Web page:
Corsair release their first monitor - the 32" 1440p 165Hz Xeneon 32QHD165

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When compared to the already excellent LG 32GP850-B that came out a couple of months ago, This monitor is not worth an extra 300 quid for a total of 800, That is way too much considering they have basically the same specs.
 
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LG 32GP850-B has been on offer for £400 for quite a while too, so it's double :eek:

Corsair after a bit of that RoG pie maybe ;)

I think they're banking on the Elgato accessory side of things due to being able to clip on and screw on the camera, Lights etc... still though double the price, Currently, Of the GP850-B says Corsair are out of touch.
 
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Well, Corsair is selling pretty much basic memory with RGB for awesome low 50% price extra, so why not try same in monitors...
 
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The monitor isn't really performing that well either.. you either have no overshoot but blur due to poor pixel response or a ton of overshoot... certainly not worth the money they want IMHO
 
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What monitor have they rebranded as their own i wonder, probably is an LG under the hood
 
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The monitor isn't really performing that well either.. you either have no overshoot but blur due to poor pixel response or a ton of overshoot... certainly not worth the money they want IMHO
Pixel response times are fine and motion clarity is very good in the “fast” mode and that’s without overshoot as well. There’s no need to go for the highest “fastest” mode which has too much visible overshoot
 
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Pixel response times are fine and motion clarity is very good in the “fast” mode and that’s without overshoot as well. There’s no need to go for the highest “fastest” mode which has too much visible overshoot
Well either HUBs result are wrong or you and I have have a different definition of fine :).
 
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Well either HUBs result are wrong or you and I have have a different definition of fine :).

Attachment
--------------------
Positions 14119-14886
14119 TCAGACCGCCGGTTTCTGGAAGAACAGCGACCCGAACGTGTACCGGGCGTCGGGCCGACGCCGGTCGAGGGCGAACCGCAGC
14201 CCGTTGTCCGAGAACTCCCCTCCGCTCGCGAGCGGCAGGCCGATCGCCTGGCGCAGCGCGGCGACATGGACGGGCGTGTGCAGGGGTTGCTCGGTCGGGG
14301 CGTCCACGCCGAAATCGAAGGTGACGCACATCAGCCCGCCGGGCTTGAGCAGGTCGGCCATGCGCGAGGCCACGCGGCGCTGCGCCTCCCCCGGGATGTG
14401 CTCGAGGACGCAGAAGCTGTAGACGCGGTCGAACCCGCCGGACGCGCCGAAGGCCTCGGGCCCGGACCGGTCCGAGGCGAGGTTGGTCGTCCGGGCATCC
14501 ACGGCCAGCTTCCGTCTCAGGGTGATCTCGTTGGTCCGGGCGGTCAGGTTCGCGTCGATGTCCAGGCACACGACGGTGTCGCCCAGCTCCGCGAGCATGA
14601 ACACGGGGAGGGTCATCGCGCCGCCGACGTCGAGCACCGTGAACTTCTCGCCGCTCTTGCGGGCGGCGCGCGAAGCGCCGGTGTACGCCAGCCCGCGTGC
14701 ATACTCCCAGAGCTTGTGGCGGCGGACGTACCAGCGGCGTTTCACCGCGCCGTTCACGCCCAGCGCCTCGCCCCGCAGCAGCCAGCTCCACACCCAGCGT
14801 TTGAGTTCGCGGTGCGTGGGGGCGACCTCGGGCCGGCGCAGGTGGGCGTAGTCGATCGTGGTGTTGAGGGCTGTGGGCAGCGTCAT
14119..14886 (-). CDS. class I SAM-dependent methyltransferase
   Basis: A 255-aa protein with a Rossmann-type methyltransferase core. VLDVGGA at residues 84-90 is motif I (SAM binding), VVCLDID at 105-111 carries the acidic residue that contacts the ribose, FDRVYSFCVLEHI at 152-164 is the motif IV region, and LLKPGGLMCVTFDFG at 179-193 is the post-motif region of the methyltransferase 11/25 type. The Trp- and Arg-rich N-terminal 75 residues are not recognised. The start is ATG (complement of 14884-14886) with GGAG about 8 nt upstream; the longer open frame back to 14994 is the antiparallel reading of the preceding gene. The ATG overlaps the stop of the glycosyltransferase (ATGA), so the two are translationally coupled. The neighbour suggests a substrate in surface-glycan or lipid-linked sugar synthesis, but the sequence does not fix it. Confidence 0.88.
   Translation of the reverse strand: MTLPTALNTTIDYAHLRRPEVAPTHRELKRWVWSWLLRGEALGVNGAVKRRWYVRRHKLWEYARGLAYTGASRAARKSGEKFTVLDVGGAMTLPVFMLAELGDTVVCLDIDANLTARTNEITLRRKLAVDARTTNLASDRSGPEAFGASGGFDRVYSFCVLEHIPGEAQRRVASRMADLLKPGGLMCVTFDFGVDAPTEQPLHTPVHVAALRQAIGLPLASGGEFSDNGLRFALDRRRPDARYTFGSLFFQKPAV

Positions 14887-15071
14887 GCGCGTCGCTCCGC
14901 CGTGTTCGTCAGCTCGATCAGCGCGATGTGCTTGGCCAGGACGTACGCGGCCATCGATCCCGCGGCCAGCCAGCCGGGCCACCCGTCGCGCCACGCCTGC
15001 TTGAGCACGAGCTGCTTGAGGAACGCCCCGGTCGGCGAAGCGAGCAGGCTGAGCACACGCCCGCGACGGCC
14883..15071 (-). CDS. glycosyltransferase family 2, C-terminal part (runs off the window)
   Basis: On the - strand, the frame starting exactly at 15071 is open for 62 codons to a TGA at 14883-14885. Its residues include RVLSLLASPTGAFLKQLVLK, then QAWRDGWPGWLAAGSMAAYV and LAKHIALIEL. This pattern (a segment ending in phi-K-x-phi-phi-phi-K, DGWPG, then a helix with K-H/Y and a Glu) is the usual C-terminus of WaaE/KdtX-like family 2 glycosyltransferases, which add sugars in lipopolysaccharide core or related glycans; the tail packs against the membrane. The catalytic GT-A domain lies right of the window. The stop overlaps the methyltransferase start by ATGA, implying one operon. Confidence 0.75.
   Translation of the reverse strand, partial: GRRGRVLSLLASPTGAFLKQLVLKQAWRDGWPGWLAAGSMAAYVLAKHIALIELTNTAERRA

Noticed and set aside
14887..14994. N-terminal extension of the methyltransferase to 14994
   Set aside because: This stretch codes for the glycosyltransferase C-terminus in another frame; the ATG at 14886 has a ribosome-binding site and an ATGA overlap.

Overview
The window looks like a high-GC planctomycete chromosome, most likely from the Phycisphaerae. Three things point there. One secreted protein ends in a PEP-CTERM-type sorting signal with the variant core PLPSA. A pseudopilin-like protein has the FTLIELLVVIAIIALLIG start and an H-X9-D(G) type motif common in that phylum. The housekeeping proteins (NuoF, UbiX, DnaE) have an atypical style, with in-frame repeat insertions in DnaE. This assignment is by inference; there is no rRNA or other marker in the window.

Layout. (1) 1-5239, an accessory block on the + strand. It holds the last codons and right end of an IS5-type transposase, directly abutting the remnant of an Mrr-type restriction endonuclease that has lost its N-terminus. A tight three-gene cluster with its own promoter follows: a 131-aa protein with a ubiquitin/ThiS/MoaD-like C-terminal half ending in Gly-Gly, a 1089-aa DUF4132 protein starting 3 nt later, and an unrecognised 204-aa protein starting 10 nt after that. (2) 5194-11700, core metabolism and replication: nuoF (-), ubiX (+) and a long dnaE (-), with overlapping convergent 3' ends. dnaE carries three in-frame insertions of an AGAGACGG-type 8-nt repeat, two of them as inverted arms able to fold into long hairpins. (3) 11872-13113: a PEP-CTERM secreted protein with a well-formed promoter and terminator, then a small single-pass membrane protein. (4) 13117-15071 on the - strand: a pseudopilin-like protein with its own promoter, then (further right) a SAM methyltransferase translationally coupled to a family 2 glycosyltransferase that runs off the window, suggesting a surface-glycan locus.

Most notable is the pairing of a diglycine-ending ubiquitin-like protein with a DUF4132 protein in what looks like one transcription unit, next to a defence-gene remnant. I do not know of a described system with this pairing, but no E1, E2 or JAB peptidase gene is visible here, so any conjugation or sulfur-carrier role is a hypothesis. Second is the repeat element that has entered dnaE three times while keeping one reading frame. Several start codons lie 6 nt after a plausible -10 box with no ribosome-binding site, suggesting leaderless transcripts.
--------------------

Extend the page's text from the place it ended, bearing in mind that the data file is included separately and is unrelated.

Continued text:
It’s the former :)

well, they’re not “wrong” per se, in that they are accurate measurements. BUT they’ve updated their response time testing methodology to something that is, in my opinion, unnecessarily aggressive and no longer representative of real world results. They now capture 3-97% of the response time curve for each measurement , contrary to 20+ years of what the term “response time” represents in the monitor and display market (its always been 10-90%).

That’s why all their results and measurements are now much slower than everywhere else, and much slower than all the results over that time span, so it’s very hard to fairly and accurately compare them.

in my opinion there is no benefit in capturing that much of the curve, it doesn’t translate back in to real world perceived performance any better. it also has significant issues with darker tone measurements which exaggerates numbers further. That’s their choice of course, but it has led to some questionable conclusions in recent reviews.

the Corsair is a good example. They suggest the “fastest” mode at 165Hz which maybe looks ok on paper in their data with that measurement method, but in real usage that’s not practical to use as overshoot is pretty visible. And that overshoot is very bad as soon as refresh rate / frame rate in VRR lowers. In reality the “fast” mode is far better and can be used at all refresh rates comfortably.

if you look at the measurements at TFTcentral (I appreciate you might not have early access yet) and Pcmonitors too you can see response time data that is far more relatable to real performance and makes more sense. Suddenly those figures don’t look bad :) That’s using an updated gamma corrected method which provides improved accuracy, but provides figures that actually fit real world perceived motion clarity. That’s then backed by pursuit camera photos from both sites showing that the motion clarity is very good in that mode. Trust me I’ve used it and have the screen :)

this is the problem with their new method. “Response times” being reported are not representative any more of what “response time” has always meant in the market, or what really translates in to real world usage.

more info on this whole situation, updated gamma corrected measurements and consideration of the 3-97% method in this article if you’re interested

https://tftcentral.co.uk/articles/response_time_testing
 
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The recent Asus ROG Swift PG32UQ is another good example that they criticised for being really slow, but in real world usage it’s not that much different to the Gigabyte FI32U which has substantially better numbers on paper. You can see the close similarity in real world performance in the TFTCentral review with direct pursuit camera photo comparison. I used them both side by side :)

This is the issue in relying purely on numbers, especially when using numbers that are too aggressive (again, in my opinion) and are then interpreted to mean one thing that maybe isn’t fair. For instance drawing conclusions about “refresh rate compliance”.
 
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@Baddass Thanks for pointing that out.. I'll take it into consideration in the future. When I have some time I'll do some reading on that link of yours.. Thank you for sharing.
 
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